The Plaza also has historic significance because it features a number of unique "firsts." (Ironically, many of these firsts are not appreciated by the current residents, as they've become outdated. Sometimes it's hard to live in a historic building.). For example, Lake Anne Plaza featured an innovative cooling and heating system using the lake water that in turn inspired new concepts in this type of engineering. Another innovation was the cable system, I believe it was the first of its kind in the country. Of course today it seems antiquated--but it's still of historic significance.

Another reason for the citation is that Lake Anne Plaza is a signficant work in the careers of both urban designer James Rossant and architect Clothiel Woodard Smith. When I worked at the Reston Museum, architecture students would come in to see The Chimney House townhomes next to the Plaza. Apparently they have a special significance.

Anyway, this is a rough explanation. If you want the specific reasons, the museum will be able to provide them.

Last edited by normie; 10-14-2009 at 07:39 PM..
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Old 10-14-2009, 07:34 PM
 
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"Historic" doesn't necessarily mean old. They say the '08 Presidential election was historic and it wasn't even a year ago.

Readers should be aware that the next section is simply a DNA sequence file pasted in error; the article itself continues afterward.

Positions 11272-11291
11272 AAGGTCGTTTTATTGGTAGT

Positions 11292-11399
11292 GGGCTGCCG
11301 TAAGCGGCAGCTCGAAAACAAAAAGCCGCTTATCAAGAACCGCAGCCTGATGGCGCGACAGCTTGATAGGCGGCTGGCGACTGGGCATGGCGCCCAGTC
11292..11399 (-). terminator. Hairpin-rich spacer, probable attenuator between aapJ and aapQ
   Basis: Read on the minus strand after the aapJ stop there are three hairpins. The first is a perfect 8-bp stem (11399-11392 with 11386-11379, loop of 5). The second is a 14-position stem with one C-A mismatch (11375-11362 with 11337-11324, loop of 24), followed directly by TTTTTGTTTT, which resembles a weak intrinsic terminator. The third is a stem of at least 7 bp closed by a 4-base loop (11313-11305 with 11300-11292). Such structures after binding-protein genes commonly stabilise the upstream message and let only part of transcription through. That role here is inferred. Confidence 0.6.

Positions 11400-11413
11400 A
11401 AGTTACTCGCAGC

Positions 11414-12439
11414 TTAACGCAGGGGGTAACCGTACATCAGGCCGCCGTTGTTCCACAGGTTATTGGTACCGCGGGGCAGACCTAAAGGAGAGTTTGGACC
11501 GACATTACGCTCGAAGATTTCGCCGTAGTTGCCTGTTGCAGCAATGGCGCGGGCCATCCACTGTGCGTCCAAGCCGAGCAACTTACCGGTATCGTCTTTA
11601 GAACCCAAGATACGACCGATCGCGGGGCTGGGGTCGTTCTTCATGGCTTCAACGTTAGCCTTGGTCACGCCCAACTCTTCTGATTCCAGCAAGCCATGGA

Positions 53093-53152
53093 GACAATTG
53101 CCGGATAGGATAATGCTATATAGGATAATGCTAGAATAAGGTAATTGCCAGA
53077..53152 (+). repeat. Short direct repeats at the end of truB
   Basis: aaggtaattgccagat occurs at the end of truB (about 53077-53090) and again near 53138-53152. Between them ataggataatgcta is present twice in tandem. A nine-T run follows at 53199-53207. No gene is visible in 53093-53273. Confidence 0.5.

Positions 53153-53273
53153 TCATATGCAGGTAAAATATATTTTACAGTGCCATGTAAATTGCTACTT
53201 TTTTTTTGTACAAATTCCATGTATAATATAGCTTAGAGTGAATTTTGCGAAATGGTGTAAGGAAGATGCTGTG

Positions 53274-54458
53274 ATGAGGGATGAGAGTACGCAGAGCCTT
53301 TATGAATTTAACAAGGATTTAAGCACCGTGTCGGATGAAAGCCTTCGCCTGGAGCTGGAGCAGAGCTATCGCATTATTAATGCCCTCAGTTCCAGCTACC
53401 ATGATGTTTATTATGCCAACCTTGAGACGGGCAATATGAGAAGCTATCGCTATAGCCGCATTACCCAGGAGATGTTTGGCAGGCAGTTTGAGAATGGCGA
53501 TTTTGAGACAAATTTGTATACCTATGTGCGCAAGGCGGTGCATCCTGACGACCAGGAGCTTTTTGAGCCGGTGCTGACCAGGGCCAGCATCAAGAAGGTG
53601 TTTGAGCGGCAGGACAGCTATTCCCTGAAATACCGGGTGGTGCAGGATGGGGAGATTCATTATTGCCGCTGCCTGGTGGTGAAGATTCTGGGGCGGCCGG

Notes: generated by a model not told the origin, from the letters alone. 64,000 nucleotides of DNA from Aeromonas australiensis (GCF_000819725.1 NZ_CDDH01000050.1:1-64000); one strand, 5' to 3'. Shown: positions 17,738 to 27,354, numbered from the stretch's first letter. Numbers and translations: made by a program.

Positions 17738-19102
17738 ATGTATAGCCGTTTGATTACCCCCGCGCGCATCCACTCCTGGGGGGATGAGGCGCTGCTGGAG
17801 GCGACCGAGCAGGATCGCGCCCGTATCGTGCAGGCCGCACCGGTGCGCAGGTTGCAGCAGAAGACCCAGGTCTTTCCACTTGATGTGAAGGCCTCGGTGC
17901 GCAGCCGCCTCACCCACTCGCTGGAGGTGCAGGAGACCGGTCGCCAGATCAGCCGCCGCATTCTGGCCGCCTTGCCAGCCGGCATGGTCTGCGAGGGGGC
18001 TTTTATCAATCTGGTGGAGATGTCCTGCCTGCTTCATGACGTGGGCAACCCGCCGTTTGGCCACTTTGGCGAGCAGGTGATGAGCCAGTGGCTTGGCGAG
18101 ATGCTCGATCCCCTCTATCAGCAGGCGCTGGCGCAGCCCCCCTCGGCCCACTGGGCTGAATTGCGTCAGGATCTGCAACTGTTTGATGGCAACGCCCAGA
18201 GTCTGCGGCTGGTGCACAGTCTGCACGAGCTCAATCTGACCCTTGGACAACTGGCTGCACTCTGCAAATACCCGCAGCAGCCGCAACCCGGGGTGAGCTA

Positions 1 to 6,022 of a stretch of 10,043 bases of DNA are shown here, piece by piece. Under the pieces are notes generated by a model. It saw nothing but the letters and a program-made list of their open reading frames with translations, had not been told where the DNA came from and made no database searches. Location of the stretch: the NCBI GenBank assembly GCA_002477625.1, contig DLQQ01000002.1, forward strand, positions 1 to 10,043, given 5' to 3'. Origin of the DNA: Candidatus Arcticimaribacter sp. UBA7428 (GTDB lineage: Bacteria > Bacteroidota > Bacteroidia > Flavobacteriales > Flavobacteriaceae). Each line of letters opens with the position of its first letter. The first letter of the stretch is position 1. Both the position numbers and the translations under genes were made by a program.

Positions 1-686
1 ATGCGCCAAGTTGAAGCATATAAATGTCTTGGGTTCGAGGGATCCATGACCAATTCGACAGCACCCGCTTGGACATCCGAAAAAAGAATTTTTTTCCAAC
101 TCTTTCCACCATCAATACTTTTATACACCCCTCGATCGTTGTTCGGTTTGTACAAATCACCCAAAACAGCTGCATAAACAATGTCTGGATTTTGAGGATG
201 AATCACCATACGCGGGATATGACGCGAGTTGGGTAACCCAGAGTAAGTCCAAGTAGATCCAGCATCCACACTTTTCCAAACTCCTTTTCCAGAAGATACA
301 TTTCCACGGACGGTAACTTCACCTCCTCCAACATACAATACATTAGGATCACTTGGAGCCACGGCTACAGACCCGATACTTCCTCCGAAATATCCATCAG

I don't know a lot about Reston, but I believe it was billed as an "experiment" of sorts....a departure from the norm at the time. Sort of in the same vein as Levittown....a new way of doing things. Whether these experiments turned out well or are abominations is irrelevant....they're still historic!

edited to add: Hey normie...fine minds think alike!
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Old 10-14-2009, 07:39 PM
 
Location: Polish Hill, Pittsburgh, PA
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Thank you, Normie. That was exactly the explanation I sought. I know JFromReston and some other pro-Reston folks think I'm a Reston "basher" for being critical at times of the lack of streetlights, sidewalks, and such, but that's not the case here with this thread. I was just a skeptic from the very beginning as to how something younger than my parents could be called a "historic district." I still personally think a "heritage district" might have been a better choice of words, but I know that's just being picky. You're right in that some monumental occurrences have happened just since the year 1960 that will have a huge historic impact upon us for generations to come---man walking on the moon, 9/11, the election of President Obama, the Korean War, the Vietnam War, the Gulf War, the current wars, etc. I suppose for me when it comes to historic architecture I'm automatically envisioning Victorians, Tudors, Colonials, Greek Revivals, Queen Annes, etc. built in the 1800s---not a 1964 plaza.